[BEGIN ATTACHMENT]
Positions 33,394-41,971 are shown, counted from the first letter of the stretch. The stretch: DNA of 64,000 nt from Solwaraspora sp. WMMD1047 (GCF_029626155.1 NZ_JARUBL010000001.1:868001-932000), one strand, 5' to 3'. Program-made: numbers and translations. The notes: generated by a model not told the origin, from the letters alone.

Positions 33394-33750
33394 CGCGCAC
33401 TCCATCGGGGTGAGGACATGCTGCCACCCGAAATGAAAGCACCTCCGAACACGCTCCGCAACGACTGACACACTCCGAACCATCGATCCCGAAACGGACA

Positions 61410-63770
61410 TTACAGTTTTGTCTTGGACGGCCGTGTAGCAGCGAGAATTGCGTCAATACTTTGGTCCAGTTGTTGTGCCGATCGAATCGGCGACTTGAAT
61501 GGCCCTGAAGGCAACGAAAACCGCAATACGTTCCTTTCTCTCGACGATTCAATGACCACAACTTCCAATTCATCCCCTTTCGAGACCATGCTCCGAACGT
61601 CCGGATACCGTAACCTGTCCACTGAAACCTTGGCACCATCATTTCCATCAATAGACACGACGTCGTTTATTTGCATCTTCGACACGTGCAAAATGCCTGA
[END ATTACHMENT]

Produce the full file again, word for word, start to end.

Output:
Positions 33,394-41,971 are shown, counted from the first letter of the stretch. The stretch: DNA of 64,000 nt from Solwaraspora sp. WMMD1047 (GCF_029626155.1 NZ_JARUBL010000001.1:868001-932000), one strand, 5' to 3'. Program-made: numbers and translations. The notes: generated by a model not told the origin, from the letters alone.

Positions 33394-33750
33394 CGCGCAC
33401 TCCATCGGGGTGAGGACATGCTGCCACCCGAAATGAAAGCACCTCCGAACACGCTCCGCAACGACTGACACACTCCGAACCATCGATCCCGAAACGGACA

Positions 61410-63770
61410 TTACAGTTTTGTCTTGGACGGCCGTGTAGCAGCGAGAATTGCGTCAATACTTTGGTCCAGTTGTTGTGCCGATCGAATCGGCGACTTGAAT
61501 GGCCCTGAAGGCAACGAAAACCGCAATACGTTCCTTTCTCTCGACGATTCAATGACCACAACTTCCAATTCATCCCCTTTCGAGACCATGCTCCGAACGT
61601 CCGGATACCGTAACCTGTCCACTGAAACCTTGGCACCATCATTTCCATCAATAGACACGACGTCGTTTATTTGCATCTTCGACACGTGCAAAATGCCTGA